Steve Wynn has always had this thing about water as a critical element of his resort designs.
Some very successful resorts rely on nothing more than the creative use of a lot of glass and concrete, but Wynn has always tended to shape attitudes and moods that have little direct association with the chance to gamble.
The Wynn Resorts CEO put this thinking on display at The Mirage nearly 30 years ago when he was creating the hotel and casino that became a game changer in Las Vegas. The result was an erupting volcano in a tropical lagoon. It’s still one of the must-sees for Vegas visitors and locals alike.
He brought another version of the same thinking to Treasure Island with his creation of a battle between good guys and bad guys on sailing ships outside the TI’s front door in a man-made lagoon.
And of course he found yet another twist on this thinking with dancing waters and the lake between the Bellagio’s front door and the Strip.
Even the Wynn incorporated his appreciation for water as a design element with a waterfall on the far side of the “hill” that separates the front door from the Strip.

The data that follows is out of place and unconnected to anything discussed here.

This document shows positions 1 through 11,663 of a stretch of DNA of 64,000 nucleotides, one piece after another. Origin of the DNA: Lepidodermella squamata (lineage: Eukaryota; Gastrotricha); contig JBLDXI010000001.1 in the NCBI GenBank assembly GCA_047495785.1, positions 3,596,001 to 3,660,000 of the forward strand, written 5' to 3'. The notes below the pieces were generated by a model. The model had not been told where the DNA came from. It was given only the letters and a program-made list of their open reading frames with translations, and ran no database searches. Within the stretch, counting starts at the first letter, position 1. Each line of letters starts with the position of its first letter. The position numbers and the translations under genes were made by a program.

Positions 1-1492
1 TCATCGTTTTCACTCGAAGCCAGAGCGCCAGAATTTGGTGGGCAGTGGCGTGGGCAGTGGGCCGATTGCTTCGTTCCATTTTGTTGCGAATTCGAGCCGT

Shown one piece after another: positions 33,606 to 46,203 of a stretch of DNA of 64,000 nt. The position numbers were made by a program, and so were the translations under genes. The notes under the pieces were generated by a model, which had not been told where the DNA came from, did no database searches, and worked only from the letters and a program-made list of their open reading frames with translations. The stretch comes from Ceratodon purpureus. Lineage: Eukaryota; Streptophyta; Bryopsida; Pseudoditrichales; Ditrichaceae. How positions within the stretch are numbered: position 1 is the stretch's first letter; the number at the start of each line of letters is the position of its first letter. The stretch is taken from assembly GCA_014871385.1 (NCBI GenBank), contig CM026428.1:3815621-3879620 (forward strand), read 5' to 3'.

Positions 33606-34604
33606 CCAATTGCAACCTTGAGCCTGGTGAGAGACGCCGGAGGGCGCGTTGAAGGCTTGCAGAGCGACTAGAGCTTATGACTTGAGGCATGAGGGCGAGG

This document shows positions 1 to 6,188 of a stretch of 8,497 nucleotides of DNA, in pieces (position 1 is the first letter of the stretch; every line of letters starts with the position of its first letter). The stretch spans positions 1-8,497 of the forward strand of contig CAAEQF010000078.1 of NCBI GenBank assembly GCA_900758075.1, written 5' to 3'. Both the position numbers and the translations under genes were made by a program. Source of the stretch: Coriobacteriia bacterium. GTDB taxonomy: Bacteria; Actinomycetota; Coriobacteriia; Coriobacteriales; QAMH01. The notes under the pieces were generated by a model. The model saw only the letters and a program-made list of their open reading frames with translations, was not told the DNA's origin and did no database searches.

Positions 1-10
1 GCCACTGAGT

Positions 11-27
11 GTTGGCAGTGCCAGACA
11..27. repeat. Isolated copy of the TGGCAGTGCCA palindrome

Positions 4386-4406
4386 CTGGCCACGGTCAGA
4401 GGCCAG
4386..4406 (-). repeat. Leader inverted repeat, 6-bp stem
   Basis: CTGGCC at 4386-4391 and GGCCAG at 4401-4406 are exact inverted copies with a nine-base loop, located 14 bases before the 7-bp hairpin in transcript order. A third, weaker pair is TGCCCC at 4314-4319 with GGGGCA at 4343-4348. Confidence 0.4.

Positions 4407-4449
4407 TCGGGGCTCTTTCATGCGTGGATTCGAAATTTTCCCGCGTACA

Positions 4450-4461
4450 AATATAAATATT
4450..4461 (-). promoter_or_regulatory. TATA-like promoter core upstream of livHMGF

The use of water was equally obvious in his approaches to resort design and location in Mississippi, Atlantic City and the Boston area where he is planning another project on the banks of the Mystic River.
Which brings us to the proposed $1.5 billion expansion of the company’s Wynn-Encore complex in Las Vegas. It will utilize a 32-acre lake with white sands beaches to create the soothing feelings associated with a tropical resort. Yes, there will be additional rooms and meeting facilities, but much of the addition will focus on moods created by a lot of water-related activities.
Much of the project is still clearly in the design stage and formal approval by the board is required since this week’s first announcement of the did not include any explanation of plans for the golf course that runs across much of the 130-plus acres associated with the latest plan.
There was talk almost from the moment the Wynn opened in 2006 that the golf course would quickly give way to some kind of development involving more hotel rooms that would produce a healthy cash return.
But that thinking was rejected by Wynn who said he would rather look at the attractive golf course as a kind of Central Park.
“The golf course is our Central Park,” was the way he put it at the time.
But nearly a decade later the time for change has come as Wynn turns away from the frustrations associated with creating resorts in destinations far from his comfort zone in Las Vegas.
Phil Hevener has been writing about the Nevada gaming business for more than 30 years. Email: [email protected].